Sunday, April 23, 2006

New York was unsettling

for no good reason though I think I must attribute it to a combination of sleep-deprivation and general weariness and homesickness. The good parts of the trip were absolutely lovely--nice meetings with students, enjoyable drinks and coffees and such with assorted friends, dinner with my lovely agent Liz Gately (and basically I am not going to have any news here about novel-related stuff until I really have definite news, which could be months from now, but the book will probably go out to publishers next week so cross your fingers), an exceptionally nice evening with my brother & his delightful fiancee and our step-grandfather, Wayne Koestenbaum's book party (v. fun, and I read the book in the departure terminal at LaGuardia this morning, will post about it a bit later on, it's charming though it made me belatedly self-conscious when someone looked askance at the title Best-selling Jewish Porn Films).

And an amazing conference on moral and psychological weakness at the Heyman Center for the Humanities at Columbia, which was what I was really there for; some of it was rather abstruse and philosophical, though it is fun for a change to listen to serious arguments about why there is no such thing as weakness of will (think of it as "preference reversal" instead) and why it is not nearly so surprising that diabetes patients are non-compliant as that they do take their medication, but the Saturday-morning panel (the most pressing motivation for my trip) was an absolutely wonderful pair of papers on Hamlet's weakness, my former dissertation advisor David Bromwich speaking on “Sincerity and the Resistance to Single-mindedness” and the British critic A. D. Nuttall on “Hamlet: A Man Made Ill by Thought." (Nuttall is the author among other things of an extremely interesting book called A New Mimesis, I read it ten years ago & it made a great impression on me, I've just checked it out of the library again to reread.)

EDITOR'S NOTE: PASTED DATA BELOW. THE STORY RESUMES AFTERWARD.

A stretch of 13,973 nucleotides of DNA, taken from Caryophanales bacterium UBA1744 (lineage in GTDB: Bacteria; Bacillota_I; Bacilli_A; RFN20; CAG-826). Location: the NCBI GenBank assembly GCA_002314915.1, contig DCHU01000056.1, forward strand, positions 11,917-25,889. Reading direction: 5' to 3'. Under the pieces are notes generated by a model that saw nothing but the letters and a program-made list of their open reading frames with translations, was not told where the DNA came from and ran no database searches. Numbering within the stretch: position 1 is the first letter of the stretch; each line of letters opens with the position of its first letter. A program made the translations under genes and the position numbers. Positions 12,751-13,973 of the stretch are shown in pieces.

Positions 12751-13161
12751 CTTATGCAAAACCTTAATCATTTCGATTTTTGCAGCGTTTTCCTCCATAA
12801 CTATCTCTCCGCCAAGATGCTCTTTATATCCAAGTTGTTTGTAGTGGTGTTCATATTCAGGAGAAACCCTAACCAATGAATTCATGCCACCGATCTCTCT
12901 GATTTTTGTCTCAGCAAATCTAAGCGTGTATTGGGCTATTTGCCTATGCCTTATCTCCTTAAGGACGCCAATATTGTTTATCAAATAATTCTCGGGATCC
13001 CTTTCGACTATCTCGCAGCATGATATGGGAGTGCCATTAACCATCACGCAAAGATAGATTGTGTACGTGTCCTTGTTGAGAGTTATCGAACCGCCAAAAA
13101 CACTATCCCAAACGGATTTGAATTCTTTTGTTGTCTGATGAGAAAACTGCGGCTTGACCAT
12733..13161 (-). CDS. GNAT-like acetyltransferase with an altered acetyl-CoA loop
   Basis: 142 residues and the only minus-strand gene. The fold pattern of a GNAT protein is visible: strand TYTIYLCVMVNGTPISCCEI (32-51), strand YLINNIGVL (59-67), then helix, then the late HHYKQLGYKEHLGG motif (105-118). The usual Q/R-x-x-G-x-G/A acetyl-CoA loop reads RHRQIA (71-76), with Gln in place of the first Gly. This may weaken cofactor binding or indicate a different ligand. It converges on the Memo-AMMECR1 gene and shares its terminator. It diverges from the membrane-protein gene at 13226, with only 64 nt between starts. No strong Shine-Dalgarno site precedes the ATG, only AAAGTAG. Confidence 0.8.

It was such an interesting discussion, we were all just sitting there in awe, and I firmly resolved to reread Hamlet at the earliest opportunity (what a crazy play...) and all of Shakespeare this summer if at all possible. Because I tend to get a bit compulsive about these things, the summer before my oral exams in grad school I read (as well as about a million other books) three times through the complete works of Shakespeare, before that I had always had excellent long-sighted eyesight but seriously the type in the Riverside Shakespeare totally did me in, I was thereafter shortsighted. You never believe it when people tell you when you're a kid that reading so much will ruin your eyesight, but it may indeed be truth rather than myth.

But it has also been a few days of mishaps, the dear friend I was staying with was stricken the first night with a virulent stomach virus that I fear is now waiting inside me like a time bomb (if I do not get it, I will be very surprised, and will certainly pour a libation in thanks to the gods of health, but I have resigned myself to being struck down on Tuesday or Wednesday of this week, it seems unavoidable), which made everything much less nice than it would have been otherwise; not to mention that because I am an idiot and have the worst sense of direction in the world (put it down to the fact that I'm never really paying attention to these things, you wouldn't believe how bad I am about this stuff), on Friday night I was on the verge of a total nervous breakdown trying to get back to where I was staying. It was a super-simple task, it was about midnight & I thought I would just take a cab back from the West Village to the financial district. But I got impatient and broke the cardinal New York transportation rule which is never get into a livery cab on the street, particularly if the driver hopefully says "You show me?" after you say the address--he had no idea where John Street was, nor Fulton Street, and then somehow (this is ludicrous, I still don't know how it quite happened) he turned onto the bridge to Brooklyn & so we went to Brooklyn and then we came back & it was all pretty funny but I figured I'd better get out & find some more effective way of getting back.

So there I was on N. Moore St. in Tribeca (which I am told does not stand for "North," v. confusing) and called my poor stomach-virused friend & told her I was vexedly en route. And figured at this point (since I had given every last dollar in my pocket to the hapless livery driver) I would just walk. So I energetically & determinedly walked for about twenty-five minutes in what I was certain must be the right direction, only then it was gradually dawning on me that it wasn't right at all and with horror I realized that I was actually by now at the corner of West Houston and West Street (oh, say, about five minutes' walk from the Bedford Street bar I'd started out from more than an hour earlier), having gone in exactly the opposite direction from what I imagined. So I got money and a taxi and rode to John Street in bitter self-reproach at my own idiocy, I first lived in New York in 1990 and it is certainly the only city I have any claim to know how to find my way around in and yet....